South Korea’s securities regulators said Samsung BioLogics intentionally violated accounting rules and they suspended trading of its stock. Merck & Co. will provide $1.2 billion worth of Gardasil vaccines to China in 2020. Chinese authorities proposed new draft regulation to crack down on future illegal vaccine practices. And more.
Ruling that Samsung BioLogics intentionally violated accounting rules before going public in 2016, South Korea’s stock regulators have suspended trading of the company and a review is underway for potential permanent delisting. The watchdog also recommended dismissal of the company's CEO and sent the case to prosecutors. The whole crisis stemmed from how the contract biologics manufacturer changed its accounting method tied to its Biogen-partnered biosimilar business, Samsung Bioepis.
Through a renewed contract with a local distributor, Merck & Co. has promised to supply 8.33 billion yuan ($1.20 billion) worth of Gardasil products in China in 2020, significantly more than the amount planned back when Gardasil 9 was not yet approved in the country. However, a company representative said even as the company works to triple global supply, it won’t be able to meet the full demand in China.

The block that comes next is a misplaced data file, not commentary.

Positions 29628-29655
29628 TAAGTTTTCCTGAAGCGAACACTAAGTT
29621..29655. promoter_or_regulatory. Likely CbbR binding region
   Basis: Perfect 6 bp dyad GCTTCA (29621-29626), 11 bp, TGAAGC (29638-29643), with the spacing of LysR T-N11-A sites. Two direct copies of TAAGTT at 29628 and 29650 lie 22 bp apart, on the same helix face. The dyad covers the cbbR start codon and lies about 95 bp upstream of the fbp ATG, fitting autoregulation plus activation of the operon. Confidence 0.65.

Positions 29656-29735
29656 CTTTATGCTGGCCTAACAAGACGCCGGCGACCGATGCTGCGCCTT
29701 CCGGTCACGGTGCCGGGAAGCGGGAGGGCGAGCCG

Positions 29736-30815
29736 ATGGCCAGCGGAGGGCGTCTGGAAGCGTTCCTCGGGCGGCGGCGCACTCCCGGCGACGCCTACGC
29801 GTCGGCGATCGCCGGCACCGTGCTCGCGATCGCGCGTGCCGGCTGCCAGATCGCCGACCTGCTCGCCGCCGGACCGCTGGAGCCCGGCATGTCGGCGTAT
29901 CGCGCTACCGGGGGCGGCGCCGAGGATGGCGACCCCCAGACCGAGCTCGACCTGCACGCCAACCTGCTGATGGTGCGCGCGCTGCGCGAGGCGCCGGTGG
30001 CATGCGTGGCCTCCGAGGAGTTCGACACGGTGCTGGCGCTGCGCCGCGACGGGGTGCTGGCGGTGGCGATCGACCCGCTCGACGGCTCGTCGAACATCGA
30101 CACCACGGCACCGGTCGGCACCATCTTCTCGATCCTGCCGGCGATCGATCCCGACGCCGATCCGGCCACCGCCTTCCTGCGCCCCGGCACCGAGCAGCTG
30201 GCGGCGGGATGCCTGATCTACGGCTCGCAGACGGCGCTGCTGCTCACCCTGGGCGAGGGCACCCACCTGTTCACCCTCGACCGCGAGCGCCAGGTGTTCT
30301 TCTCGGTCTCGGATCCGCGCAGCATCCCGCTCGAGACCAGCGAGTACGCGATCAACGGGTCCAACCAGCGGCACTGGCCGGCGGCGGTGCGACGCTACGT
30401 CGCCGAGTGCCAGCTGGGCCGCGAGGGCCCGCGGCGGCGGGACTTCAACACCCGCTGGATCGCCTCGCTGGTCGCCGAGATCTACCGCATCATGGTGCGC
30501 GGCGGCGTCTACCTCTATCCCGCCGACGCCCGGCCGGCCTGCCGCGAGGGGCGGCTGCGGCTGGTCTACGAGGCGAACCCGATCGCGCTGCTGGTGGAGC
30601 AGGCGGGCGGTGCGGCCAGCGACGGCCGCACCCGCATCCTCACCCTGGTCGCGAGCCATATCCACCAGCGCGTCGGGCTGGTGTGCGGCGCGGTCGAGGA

China’s market regulators have proposed a draft regulation designed specifically for vaccines. Based on the seriousness of the offense, the penalty could reach 10 times the involved products’ market value. The draft came shortly after Chinese regulators fined Changchun Changsheng Life Sciences $1.3 billion for faking data to cover up illegal manufacturing practices.
Korean regulators are probing a local wholesaler for allegedly smuggling Novo Norisk’s anti-obesity drug Saxenda into China, where it’s not yet approved. Novo confirmed that its Korean distributor, Zuellig Pharma, has terminated the contract with the wholesaler. The drug, alongside Novo’s overall GLP-1 franchise, has been posting fast growth recently.
Dr. Reddy’s acknowledged two weeks ago that its oncology drug plant in Visakhapatnam, India, was cited by the FDA. According to the Form 483, five of the eight observations were repeats of earlier citations. Inspectors found issues with a filling line that resulted in vials of cancer drug docetaxel with loose or missing seals, leaving vials exposed to potential contamination.
Mitsubishi Tanabe, maker of ALS drug Radicava, launched ALSO US, an online program asking young people who have a family member with ALS to submit original artwork, videos or stories. As of September, Radicava was being used to treat about 3,190 people in the U.S.